Your Baby’s Development: Month 6

Happy baby with pacifier

As a new parent, there is nothing more satisfying than seeing your baby happy. Seeing them smile for the first time, crawl for the first time, and talk for the first time are momentous achievements to celebrate. But there are also the smaller milestones, such as lifting their head and turning their face toward a familiar voice, that have a profound impact on your baby’s development.

Milestones are practical guideposts designed to help you identify and celebrate your child’s accomplishments. From birth to 5, ParentPal’s 180 research-based milestones provide you with thoroughly vetted information, giving you a wonderful way to anticipate, encourage, and celebrate your little one’s developments.

Here’s a quick breakdown of milestones to look for in month six.

Social-Emotional: Reacts to strangers
Your baby is becoming more self-aware, and growing more attached to you and familiar adults. So now, when someone new comes along, baby realizes the difference between you and that stranger—and lets it be known that he or she prefers you.

Self Help: Comforts self
Another term for “comforts self” is “self-soothing.” A self-soothing baby has learned to calm him- or herself by sucking on a thumb or a pacifier, or other comfort measure.

Gross Motor: Rolls over from tummy
Giving your baby plenty of supervised tummy time greatly strengthens his or her upper body. Once baby is easily lifting the head and chest off the floor, and is using his or her arms to push up from the waist, rolling over from the stomach to the back is inevitable.

Fine Motor: Picks up with one hand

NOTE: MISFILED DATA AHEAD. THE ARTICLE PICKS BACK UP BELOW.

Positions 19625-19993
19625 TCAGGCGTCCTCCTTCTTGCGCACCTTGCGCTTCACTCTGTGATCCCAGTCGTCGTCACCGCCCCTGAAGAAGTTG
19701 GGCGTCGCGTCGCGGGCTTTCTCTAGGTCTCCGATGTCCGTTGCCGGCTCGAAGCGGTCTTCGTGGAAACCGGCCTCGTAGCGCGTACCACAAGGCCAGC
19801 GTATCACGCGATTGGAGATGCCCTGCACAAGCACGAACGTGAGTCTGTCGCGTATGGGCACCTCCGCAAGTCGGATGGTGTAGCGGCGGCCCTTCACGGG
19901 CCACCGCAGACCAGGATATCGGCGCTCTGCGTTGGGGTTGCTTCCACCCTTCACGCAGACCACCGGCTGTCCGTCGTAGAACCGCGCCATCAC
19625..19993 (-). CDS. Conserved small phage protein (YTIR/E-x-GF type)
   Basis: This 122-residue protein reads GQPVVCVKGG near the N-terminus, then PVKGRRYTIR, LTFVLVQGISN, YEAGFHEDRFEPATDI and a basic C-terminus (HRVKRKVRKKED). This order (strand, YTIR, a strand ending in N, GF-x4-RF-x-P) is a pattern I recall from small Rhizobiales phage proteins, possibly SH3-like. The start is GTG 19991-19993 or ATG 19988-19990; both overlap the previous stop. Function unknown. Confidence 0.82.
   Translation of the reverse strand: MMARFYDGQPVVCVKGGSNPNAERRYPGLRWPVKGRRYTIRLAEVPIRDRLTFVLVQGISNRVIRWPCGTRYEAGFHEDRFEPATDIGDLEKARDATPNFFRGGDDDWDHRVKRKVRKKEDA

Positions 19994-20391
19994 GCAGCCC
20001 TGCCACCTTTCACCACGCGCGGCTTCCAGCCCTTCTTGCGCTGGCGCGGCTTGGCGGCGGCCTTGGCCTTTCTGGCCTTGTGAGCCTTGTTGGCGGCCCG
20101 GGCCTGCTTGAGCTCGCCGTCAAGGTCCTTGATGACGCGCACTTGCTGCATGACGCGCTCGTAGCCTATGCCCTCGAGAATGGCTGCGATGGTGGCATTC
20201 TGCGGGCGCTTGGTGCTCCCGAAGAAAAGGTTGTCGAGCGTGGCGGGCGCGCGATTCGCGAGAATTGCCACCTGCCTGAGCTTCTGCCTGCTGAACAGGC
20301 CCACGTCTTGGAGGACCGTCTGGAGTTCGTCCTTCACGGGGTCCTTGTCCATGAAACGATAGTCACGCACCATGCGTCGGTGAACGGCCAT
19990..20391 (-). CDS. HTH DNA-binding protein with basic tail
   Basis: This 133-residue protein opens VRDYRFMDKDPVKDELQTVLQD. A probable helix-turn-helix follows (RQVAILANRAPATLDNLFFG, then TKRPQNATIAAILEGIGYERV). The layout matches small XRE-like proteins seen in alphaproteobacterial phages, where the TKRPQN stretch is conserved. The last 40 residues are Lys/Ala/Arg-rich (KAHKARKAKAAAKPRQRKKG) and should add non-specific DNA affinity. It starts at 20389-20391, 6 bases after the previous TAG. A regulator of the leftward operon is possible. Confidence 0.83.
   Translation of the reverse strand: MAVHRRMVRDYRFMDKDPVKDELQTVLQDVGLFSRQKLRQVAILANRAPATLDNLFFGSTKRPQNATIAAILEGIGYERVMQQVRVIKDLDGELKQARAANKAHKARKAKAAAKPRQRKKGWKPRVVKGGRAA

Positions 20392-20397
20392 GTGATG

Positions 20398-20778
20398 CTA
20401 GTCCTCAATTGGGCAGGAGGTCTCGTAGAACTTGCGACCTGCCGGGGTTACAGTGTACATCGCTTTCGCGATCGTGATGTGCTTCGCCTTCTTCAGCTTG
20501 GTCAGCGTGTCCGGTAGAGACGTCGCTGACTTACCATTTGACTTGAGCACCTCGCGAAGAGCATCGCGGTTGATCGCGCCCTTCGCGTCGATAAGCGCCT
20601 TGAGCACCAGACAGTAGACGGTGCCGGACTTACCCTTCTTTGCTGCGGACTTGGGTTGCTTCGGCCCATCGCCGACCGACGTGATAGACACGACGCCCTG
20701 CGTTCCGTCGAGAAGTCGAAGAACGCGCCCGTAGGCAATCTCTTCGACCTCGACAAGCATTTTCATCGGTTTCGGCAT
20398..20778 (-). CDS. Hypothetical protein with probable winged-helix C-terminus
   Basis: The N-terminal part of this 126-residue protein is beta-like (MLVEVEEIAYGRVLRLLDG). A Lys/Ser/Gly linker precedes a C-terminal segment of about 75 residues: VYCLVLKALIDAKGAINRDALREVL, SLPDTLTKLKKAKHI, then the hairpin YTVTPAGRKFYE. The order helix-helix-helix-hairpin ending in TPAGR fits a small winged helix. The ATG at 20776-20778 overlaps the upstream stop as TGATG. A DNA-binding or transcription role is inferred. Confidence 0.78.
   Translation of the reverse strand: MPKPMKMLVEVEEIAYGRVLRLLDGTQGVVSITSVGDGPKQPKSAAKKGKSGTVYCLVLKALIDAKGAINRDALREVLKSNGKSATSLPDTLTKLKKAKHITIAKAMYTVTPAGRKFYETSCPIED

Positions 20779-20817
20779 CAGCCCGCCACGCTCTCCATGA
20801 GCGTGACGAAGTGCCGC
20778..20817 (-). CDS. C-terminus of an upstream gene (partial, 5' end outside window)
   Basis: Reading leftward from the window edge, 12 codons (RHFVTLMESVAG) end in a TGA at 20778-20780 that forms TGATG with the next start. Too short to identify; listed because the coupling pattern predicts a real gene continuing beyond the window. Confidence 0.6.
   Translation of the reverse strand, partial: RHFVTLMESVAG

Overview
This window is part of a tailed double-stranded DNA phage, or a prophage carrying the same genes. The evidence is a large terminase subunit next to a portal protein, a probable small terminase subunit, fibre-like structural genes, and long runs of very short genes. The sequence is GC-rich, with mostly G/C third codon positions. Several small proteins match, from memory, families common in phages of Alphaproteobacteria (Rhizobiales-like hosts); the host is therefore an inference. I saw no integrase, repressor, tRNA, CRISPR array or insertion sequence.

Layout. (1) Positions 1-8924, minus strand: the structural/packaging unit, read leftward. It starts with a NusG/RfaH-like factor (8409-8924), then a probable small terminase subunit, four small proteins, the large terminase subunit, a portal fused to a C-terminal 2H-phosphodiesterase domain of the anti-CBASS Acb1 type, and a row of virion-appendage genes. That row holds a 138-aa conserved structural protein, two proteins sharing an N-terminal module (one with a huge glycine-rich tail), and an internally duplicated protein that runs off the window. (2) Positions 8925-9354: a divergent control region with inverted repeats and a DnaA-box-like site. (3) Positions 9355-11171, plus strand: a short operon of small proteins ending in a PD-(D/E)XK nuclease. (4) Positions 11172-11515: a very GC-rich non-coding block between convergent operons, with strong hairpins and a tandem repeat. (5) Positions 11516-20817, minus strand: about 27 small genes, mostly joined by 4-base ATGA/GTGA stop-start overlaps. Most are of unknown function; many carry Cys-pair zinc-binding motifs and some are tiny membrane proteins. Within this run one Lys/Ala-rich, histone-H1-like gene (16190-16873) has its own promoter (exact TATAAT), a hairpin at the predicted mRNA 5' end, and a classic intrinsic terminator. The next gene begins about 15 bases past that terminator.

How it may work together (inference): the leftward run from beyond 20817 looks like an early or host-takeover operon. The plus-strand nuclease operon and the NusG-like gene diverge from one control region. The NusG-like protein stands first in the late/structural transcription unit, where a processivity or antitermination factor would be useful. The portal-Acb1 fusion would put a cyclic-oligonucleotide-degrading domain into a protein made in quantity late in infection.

Your baby’s hand-eye coordination has improved to the point where he or she can reach out using one hand instead of two and pick up a toy or block with precision.

Language Comprehension: Reacts to voices, turns
Neck and back muscles have strengthened to enable the turn; and, the area of the baby’s brain controlling hearing and speech processing is now more responsive and active. So, when your baby hears a voice, it’s natural to turn toward it to engage.

Things to Keep in Mind
Remember, it’s not a race and no two babies are alike. Your baby may exhibit some of these behaviors earlier or later than others. Some may simply be skipped. Milestones are meant to be helpful guideposts for parents to ensure their baby is on the right path developmentally.

If you are ever concerned about your child’s development, contact your pediatrician.

Learn more about your baby’s milestones and how you can help foster physical and cognitive development in the ParentPal app.


Want to get a jump start on what to expect next month? Check out our blog on Your Baby’s Development: Month 7.